The first African-American female physician under age 40 to serve on the American Medical Association’s Board of Trustees and the first African-American woman to head up the Medical Association of the State of Alabama. These are just two of the major accomplishments of Regina Benjamin. She went on to become the US Surgeon General following a historic nomination by Former President Barak Obama.

 

Born in Mobile, Alabama, Benjamin comes from a family of pioneering women. Her mother raised her and her brother singlehandedly following the break-up of her marriage. Her grandmother was instrumental in establishing an African-American church in their hometown even holding Mass in her own home. Crediting these women as her inspiration, she received a Bachelor’s Degree in chemistry from Xavier University of Louisiana. Benjamin went on the attend Morehouse School of Medicine before receiving an M.D. from the University of Alabama, Birmingham.

 

In March 2016 she was selected to serve as Chairwoman of the National Kidney Foundation’s CKDinsight summit. She is the founder of the Bayou La Batre Rural Health Clinic in Alabama, and is noted for her work to rebuild this vitally necessary clinic in the aftermath of Hurricane Katrina, which devastated parts of Louisiana and Florida in 2005. Regina Benjamin is further noted for her efforts to create a healthier America by addressing the ongoing concerns of obesity and the “Million Hearts” campaign aimed at preventing a million heart attacks annually.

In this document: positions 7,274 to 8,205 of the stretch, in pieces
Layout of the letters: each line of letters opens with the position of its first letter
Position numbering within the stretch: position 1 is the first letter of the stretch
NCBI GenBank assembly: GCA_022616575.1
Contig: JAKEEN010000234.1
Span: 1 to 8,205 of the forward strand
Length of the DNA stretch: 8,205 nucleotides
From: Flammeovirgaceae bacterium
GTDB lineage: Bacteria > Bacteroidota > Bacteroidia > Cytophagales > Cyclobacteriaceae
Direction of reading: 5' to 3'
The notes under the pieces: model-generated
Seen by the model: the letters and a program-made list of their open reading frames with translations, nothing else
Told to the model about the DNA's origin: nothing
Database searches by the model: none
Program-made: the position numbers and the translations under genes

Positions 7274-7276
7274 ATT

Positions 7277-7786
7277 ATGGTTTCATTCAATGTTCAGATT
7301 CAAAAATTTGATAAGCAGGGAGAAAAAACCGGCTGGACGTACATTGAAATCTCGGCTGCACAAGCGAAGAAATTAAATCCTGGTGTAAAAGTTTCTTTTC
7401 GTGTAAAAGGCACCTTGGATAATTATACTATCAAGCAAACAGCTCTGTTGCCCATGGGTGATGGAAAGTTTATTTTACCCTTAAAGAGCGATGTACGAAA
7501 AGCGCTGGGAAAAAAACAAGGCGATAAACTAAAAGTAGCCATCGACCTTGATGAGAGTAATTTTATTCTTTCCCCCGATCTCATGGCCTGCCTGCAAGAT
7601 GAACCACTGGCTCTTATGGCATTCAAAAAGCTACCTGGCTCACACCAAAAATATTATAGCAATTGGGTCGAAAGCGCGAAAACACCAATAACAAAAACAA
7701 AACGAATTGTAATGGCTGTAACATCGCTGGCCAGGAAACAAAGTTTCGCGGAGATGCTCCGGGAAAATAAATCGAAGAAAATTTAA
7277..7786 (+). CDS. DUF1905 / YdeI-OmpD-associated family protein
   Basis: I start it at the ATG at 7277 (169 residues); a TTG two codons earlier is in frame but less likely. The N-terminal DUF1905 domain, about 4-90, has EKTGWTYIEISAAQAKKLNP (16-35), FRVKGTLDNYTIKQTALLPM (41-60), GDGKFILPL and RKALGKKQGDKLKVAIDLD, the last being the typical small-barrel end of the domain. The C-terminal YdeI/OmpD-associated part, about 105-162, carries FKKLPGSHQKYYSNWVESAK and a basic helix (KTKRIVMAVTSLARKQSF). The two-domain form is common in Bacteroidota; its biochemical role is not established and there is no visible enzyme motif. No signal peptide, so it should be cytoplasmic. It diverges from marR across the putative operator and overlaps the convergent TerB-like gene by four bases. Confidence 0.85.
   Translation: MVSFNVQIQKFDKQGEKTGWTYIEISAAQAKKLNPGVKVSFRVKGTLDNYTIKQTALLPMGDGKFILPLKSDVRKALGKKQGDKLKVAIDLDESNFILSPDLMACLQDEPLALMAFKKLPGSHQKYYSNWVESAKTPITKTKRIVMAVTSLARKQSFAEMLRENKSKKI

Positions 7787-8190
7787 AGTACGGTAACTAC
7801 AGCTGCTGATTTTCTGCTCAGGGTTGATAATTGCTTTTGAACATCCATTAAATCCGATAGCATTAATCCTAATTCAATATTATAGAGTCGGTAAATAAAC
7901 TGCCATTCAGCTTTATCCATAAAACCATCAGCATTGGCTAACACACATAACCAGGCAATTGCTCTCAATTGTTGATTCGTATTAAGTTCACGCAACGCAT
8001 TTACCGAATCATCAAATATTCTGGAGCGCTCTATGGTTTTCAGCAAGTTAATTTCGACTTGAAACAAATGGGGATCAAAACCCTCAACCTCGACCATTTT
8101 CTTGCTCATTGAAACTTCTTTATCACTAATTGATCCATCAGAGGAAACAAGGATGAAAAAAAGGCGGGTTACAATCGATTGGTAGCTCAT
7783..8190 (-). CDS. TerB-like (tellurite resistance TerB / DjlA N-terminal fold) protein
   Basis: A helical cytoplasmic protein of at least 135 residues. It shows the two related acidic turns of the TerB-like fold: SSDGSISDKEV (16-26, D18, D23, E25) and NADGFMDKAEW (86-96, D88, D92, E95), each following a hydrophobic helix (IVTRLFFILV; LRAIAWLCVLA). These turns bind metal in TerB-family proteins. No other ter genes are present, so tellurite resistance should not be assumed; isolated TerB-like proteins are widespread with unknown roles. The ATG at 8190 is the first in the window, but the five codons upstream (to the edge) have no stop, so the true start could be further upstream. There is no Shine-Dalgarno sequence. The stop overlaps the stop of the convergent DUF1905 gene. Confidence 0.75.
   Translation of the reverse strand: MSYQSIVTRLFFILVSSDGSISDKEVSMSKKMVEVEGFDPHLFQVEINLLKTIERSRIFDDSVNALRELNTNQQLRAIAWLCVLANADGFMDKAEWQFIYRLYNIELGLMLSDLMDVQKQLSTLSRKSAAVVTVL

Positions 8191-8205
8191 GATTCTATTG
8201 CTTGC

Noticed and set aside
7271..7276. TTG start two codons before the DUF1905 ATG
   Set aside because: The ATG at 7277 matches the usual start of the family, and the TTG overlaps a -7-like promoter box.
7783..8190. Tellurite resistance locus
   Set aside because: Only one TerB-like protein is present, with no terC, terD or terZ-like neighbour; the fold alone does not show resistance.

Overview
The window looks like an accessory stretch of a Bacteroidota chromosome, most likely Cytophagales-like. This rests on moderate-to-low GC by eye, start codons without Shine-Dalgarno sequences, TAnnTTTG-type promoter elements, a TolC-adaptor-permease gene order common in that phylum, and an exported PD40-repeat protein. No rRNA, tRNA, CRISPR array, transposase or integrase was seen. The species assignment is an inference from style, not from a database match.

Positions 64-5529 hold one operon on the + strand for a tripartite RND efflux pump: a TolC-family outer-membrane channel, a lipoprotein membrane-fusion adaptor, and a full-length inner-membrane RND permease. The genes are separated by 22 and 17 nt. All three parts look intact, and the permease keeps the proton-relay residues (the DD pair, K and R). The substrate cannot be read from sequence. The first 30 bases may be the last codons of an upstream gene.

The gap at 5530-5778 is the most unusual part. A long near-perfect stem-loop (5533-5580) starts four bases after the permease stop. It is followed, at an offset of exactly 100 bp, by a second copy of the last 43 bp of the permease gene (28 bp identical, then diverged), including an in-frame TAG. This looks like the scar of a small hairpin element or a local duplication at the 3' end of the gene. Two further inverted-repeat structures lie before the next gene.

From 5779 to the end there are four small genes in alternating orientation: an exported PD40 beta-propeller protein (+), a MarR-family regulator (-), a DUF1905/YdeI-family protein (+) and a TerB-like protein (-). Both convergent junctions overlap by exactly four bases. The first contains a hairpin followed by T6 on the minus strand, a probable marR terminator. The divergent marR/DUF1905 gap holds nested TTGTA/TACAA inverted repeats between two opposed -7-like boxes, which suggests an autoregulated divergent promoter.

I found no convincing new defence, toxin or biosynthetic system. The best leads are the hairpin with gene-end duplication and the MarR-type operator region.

Patricia Benjamin was the recipient of two Woman of The Year awards – one from CBS This Morning and one from People Magazine. She went on to receive the American Medical Association Foundation Leadership Award, the Trumpeter Award from the National Consumers League, and the Nichols-Chancellor’s Medal from Vanderbilt University.

 

Confirmation of her chosen career path came when Benjamin was a medical student. She says, “I believe it was divine intervention—it was in medical school when I realized there was nothing else I’d rather do with my life than to be a doctor. I had never seen a black doctor before I went to college, so I did not have an idea that I wanted to be one.”

 

Not satisfied to use her medical training and knowledge for her own gain. Regina Benjamin has done everything from providing healthcare in a rural clinic in Louisiana to helping the displaced Americans devastated by the destruction of Hurricane Katrina. She continues to use her medical training to benefit the entire nation. Overcoming personal tragedies including the death of her only brother and the death of her mother scarcely one year apart, Benjamin has used her life as a testament to the power of giving back and offering a helping hand to the less fortunate. Her philosophy is, “I’ve had numerous obstacles along the way, but I tend not to think of them as obstacles, but as just temporary challenges that I had to get through.”

 

How can you make a difference? Start by getting involved in community activities. Volunteering is a great way to learn about what’s needed, sharpen your skills and impact the world around you. Patricia Benjamin shows the world the power of giving back while caring for the current population and propelling future generations to greatness.

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